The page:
Center for     Biological     Diversity   

Speak Out, Show Up for Red Wolves

Red wolf pups

With only about 45 individuals left in the wild -- and only three known breeding pairs -- red wolves need the help of the U.S. Fish and Wildlife Service to survive.

But instead of strengthening protections for these highly endangered creatures, the Service has halted efforts to help their recovery. It wants to restrict red wolves to federal public lands in just one county in North Carolina -- and snatch any wolves that roam onto private lands out of the wild and into captivity.

This would undermine decades of recovery work and probably condemn the wild population to extinction. Instead, the Service needs to identify additional reintroduction sites and help landowners coexist with these rare and social animals.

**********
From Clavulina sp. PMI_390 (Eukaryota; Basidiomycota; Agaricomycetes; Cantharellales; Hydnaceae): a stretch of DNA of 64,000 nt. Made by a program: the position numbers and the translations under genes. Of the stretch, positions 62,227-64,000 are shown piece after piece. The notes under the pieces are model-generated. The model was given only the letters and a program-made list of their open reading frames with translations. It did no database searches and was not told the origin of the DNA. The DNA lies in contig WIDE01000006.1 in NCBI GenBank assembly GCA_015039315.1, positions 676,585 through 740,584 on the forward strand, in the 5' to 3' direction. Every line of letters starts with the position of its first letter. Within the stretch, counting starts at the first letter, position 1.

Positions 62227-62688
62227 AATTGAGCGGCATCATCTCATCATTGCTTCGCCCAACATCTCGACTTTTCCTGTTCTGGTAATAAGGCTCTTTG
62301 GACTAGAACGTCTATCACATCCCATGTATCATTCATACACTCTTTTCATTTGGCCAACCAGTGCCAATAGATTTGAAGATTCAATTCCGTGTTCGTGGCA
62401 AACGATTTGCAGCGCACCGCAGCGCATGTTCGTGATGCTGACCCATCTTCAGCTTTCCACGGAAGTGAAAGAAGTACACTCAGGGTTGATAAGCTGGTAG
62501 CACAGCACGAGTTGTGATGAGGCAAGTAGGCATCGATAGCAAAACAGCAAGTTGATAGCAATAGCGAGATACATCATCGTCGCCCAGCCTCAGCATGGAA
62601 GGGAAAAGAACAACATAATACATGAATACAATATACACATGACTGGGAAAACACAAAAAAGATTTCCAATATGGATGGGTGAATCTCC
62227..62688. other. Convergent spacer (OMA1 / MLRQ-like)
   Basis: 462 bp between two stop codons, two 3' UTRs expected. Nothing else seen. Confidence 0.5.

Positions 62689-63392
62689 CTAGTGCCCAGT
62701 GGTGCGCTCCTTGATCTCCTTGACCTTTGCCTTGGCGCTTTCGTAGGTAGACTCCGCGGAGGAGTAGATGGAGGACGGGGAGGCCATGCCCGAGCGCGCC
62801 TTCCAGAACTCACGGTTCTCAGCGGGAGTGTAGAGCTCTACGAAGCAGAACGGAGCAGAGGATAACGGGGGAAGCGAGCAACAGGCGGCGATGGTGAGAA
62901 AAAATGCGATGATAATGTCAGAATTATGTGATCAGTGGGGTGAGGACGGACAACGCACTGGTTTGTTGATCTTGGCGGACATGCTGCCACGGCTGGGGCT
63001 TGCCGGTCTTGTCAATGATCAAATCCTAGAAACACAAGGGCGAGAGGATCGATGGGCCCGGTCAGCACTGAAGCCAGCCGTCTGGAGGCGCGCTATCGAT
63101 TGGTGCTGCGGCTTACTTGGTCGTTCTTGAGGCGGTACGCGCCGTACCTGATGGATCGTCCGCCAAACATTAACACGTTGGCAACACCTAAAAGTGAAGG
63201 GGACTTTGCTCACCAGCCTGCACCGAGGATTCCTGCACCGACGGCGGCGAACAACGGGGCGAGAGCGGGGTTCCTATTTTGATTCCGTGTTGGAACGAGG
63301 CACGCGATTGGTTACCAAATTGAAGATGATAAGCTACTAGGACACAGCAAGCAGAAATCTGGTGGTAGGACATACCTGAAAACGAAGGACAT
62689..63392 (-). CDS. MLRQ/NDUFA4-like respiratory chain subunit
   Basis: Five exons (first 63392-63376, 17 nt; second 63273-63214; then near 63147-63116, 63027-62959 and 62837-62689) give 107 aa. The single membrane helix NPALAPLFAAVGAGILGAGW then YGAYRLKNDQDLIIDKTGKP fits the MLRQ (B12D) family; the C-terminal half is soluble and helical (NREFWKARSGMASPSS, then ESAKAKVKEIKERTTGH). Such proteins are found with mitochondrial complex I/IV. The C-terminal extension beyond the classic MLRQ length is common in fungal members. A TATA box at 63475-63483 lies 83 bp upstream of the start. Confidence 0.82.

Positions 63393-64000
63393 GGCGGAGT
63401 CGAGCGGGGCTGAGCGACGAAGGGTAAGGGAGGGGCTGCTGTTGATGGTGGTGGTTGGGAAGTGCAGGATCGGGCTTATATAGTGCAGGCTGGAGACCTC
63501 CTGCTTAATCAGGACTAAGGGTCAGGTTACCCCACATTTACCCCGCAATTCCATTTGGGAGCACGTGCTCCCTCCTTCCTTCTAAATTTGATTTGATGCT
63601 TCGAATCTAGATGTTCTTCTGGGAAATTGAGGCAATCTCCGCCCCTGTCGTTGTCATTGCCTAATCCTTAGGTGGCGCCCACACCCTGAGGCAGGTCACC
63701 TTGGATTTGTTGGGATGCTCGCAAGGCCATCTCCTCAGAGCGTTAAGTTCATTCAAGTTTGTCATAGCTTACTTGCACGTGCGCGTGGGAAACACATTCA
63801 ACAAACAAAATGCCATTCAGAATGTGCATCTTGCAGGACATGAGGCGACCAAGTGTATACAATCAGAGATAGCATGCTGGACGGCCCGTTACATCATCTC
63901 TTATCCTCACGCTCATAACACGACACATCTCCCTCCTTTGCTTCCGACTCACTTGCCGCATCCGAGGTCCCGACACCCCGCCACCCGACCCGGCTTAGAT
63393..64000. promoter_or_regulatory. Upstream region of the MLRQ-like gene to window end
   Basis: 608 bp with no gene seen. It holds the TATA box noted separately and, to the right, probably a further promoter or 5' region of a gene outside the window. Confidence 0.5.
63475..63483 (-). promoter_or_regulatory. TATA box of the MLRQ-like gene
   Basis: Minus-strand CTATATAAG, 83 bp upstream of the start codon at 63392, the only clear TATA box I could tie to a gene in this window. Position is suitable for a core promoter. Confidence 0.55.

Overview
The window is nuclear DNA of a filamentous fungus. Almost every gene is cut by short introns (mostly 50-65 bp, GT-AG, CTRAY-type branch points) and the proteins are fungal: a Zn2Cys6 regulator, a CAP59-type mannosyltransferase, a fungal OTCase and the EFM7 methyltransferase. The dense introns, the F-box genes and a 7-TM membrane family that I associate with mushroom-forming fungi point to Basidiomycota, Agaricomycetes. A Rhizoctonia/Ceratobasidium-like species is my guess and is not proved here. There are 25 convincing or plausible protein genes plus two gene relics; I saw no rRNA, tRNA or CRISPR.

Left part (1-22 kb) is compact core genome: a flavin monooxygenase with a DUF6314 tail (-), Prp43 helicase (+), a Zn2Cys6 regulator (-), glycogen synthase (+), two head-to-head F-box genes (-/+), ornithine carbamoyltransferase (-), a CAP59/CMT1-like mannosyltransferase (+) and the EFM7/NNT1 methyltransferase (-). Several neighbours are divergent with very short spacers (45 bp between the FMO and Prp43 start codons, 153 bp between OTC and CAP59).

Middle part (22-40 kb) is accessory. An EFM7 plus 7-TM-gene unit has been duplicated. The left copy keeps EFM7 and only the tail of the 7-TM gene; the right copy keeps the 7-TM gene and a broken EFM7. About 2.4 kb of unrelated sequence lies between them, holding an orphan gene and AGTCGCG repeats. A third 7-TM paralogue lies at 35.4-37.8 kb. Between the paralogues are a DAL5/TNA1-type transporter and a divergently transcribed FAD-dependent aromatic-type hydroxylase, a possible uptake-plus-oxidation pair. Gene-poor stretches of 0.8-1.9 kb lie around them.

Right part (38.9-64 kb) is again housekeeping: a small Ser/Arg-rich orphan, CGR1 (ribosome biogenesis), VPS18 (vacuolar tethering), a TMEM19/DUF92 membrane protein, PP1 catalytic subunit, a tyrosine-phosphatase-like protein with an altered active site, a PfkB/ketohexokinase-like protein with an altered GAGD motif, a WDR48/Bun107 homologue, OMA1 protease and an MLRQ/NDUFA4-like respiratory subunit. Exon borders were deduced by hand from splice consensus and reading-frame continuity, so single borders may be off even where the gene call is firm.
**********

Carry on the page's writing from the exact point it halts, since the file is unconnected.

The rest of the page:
There are two things you can do to help save red wolves. First, using the form on this page, send a letter to the Service requesting that it take definitive action to ensure their recovery.

And if you can, help us pack the house at two hearings taking place this week in North Carolina:

Red Wolf Hearing in Swan Quarter
Tuesday, June 6 from 6:30 to 8:30 p.m.
Mattamuskeet High School Cafeteria
20392 U.S. Highway 264, Swan Quarter, NC 27885

Red Wolf Hearing in Manteo
Thursday, June 8 from 6:30 to 8:30 p.m.
Alligator River National Wildlife Refuge Auditorium
100 Conservation Way, Manteo, NC 27954

You can find more information about these hearings here. If you have any questions, please contact the Center's senior attorney for our Endangered Species Program, Collette Adkins.

We hope you can join us in speaking out and showing up for red wolves.

Please take action by July 24, 2017.

Photo of red wolf pups by DJ Sharp/USFWS.

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